Important Developments in CJA’s Jesuit Massacre Case in El Salvador

Posted by Michael Withey

On behalf of The Domingo and Viernes Story, we salute the pioneering work performed by the Center for Justice and Accountability (CJA) in this important case and are happy to support their efforts.  We have fought for justice in the murders of our slain brothers Gene Viernes and Silme Domingo for 35 years and are not about to stop now.  Recent FOIA requests to the FBI and Naval Investigative Service about the role of US intelligence in the murders and the subsequent cover-up hold some promise for our efforts to hold accountable all who were responsible for these murders and their cover-up.  We look forward to the publication of “Summary Execution:  The Political Assassinations of Silme Domingo and Gene Viernes” to tell the full story.

From Dixon Osburn, Executive Director, The Center for Justice and Accountability:

“On Friday, February 5, 2016, in an extraordinary step for justice, a federal magistrate judge granted the extradition to Spain of Colonel Inocente Orlando Montano, former Vice Minister of Public Security of El Salvador, to stand trial for his role in the 1989 massacre of six Jesuit priests, their housekeeper, and her daughter at the University of Central America in El Salvador.  The court’s decision is a major step forward in CJA’s seven-year effort to hold the commanders who ordered the murders responsible for this crime.

Carlos Martín Baró, plaintiff in CJA’s Jesuits Massacre Case in Spain and brother of Father Ignacio Martín Baró, one of the murdered priests, said, “The fact that the Colonel Montano may face trial in Spain…is a victory for all people who seek justice.”

In 2008, CJA and the Spanish Association for Human Rights filed the Jesuits Massacre Case in Madrid against the former senior military officials who ordered the murders as well as other participants in the crime.  For decades, Salvadorans have waited to see these military officials held accountable, most of whom have been protected from extradition and prosecution because of El Salvador’s blanket amnesty law. To read more about the history of this case and the discovery of Montano in the United States, read our press release.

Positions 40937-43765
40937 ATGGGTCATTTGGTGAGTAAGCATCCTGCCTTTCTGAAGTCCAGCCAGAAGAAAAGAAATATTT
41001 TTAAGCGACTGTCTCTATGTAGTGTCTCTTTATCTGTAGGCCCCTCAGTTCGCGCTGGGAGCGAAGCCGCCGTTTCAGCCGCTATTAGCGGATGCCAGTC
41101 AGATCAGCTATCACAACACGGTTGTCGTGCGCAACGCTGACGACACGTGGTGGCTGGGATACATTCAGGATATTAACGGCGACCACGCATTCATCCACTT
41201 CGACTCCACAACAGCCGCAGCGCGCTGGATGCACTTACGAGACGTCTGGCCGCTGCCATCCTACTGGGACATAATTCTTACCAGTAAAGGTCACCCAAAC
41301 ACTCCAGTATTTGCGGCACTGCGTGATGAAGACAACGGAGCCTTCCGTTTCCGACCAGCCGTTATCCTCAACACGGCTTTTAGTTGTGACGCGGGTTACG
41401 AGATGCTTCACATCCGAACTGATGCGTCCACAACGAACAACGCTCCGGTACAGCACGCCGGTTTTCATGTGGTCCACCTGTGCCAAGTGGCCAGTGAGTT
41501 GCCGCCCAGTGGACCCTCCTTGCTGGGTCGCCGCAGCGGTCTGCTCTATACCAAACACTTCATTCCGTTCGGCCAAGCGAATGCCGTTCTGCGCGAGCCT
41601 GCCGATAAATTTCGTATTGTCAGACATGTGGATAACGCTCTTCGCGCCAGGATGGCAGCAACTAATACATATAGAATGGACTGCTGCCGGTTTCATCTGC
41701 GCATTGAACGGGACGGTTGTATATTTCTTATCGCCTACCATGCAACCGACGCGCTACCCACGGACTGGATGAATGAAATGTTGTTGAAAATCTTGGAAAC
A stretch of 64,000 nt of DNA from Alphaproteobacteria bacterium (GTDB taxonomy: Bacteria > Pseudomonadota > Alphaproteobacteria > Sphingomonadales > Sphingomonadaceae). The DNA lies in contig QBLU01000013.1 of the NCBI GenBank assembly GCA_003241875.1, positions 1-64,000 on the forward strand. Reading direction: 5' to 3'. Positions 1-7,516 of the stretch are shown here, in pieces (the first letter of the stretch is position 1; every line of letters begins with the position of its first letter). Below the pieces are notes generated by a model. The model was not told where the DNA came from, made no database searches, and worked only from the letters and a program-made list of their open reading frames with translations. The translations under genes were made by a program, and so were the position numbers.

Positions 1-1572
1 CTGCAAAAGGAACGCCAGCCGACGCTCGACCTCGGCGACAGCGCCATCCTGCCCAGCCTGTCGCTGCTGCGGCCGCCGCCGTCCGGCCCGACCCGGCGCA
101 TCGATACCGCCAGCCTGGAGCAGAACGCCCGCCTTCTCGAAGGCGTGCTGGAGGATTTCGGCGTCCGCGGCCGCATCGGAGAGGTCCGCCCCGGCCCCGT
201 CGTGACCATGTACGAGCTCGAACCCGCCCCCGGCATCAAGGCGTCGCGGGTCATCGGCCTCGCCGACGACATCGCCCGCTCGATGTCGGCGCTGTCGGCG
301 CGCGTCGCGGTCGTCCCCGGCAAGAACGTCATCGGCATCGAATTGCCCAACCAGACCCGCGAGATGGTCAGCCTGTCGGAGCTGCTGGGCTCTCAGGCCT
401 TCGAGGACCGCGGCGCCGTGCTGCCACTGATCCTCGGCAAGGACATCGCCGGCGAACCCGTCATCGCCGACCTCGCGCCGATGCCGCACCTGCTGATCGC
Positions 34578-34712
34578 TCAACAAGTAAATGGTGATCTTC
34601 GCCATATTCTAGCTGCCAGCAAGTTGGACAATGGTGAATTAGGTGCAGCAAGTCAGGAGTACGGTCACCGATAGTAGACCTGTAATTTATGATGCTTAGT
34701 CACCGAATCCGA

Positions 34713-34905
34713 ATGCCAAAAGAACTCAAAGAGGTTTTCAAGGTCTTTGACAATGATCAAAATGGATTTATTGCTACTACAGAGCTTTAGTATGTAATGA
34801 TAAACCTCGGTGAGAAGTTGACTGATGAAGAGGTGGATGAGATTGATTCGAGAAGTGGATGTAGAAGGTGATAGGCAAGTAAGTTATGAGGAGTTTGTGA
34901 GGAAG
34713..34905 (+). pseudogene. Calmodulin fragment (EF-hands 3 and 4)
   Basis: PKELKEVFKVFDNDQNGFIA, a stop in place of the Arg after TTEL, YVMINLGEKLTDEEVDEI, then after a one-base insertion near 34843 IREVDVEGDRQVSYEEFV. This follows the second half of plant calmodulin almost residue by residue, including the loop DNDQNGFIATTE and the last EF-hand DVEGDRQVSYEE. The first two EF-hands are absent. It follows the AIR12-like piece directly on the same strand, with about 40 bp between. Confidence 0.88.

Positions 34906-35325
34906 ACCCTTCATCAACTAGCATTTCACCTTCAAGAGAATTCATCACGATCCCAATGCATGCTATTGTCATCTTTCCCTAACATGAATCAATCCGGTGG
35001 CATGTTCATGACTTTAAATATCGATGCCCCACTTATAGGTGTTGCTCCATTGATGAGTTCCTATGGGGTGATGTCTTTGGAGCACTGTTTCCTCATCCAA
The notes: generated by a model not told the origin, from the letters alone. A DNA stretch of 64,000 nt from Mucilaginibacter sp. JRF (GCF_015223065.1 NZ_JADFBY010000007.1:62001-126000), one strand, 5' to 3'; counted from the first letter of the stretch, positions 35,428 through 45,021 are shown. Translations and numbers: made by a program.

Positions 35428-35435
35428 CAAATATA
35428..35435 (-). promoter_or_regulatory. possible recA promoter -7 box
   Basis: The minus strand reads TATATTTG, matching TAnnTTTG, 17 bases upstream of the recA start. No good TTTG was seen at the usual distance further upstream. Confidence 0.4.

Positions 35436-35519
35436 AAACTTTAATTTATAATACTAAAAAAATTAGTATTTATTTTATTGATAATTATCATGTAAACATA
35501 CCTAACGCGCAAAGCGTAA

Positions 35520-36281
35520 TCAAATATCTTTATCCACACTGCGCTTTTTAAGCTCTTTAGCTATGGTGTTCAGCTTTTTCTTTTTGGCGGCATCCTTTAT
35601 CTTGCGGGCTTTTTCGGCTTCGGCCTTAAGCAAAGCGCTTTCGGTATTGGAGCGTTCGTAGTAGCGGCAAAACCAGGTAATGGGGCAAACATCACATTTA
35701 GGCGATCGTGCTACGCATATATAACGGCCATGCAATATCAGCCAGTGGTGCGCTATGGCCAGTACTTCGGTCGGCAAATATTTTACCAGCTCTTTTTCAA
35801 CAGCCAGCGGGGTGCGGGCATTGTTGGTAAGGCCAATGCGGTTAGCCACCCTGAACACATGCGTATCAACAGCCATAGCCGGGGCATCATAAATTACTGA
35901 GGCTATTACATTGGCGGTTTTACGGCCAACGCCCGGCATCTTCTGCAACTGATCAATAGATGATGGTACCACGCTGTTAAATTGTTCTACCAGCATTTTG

U.S. extradition law requires the Secretary of State, John Kerry, to give final approval of all extradition orders. Once Montano is extradited, he will face a criminal trial before the Spanish National Court. This extradition decision is the culmination of tireless work led by CJA and our partners in El Salvador and Spain. CJA is proud of our long-standing commitment to ending impunity for the crimes committed against the Salvadoran people.  We look forward to helping present before a court of law the full truth of what happened to the Jesuit priests and finally hold to account those responsible for the massacre.

Should this case proceed to trial in Spain, it will be the biggest undertaking in CJA’s history, and the second trial in a universal jurisdiction case ever to take place in Spain (and the first since universal jurisdiction law was severely curtailed).  We have been preparing for this opportunity for years, but now we need your help.  We need to conduct investigative trips to El Salvador to secure new testimony and evidence and to prepare our witnesses.  We will need to fly up to 20-30 witnesses from El Salvador, the U.S. and other countries to Spain to testify in the trial.  And we will need to build the organizational capacity to support these efforts.

Please help us continue the fight to end impunity and uncover the truth that Salvadorans have demanded for so long, by making a gift to CJA today.”

Below are links to other articles on this groundbreaking development:

 

 

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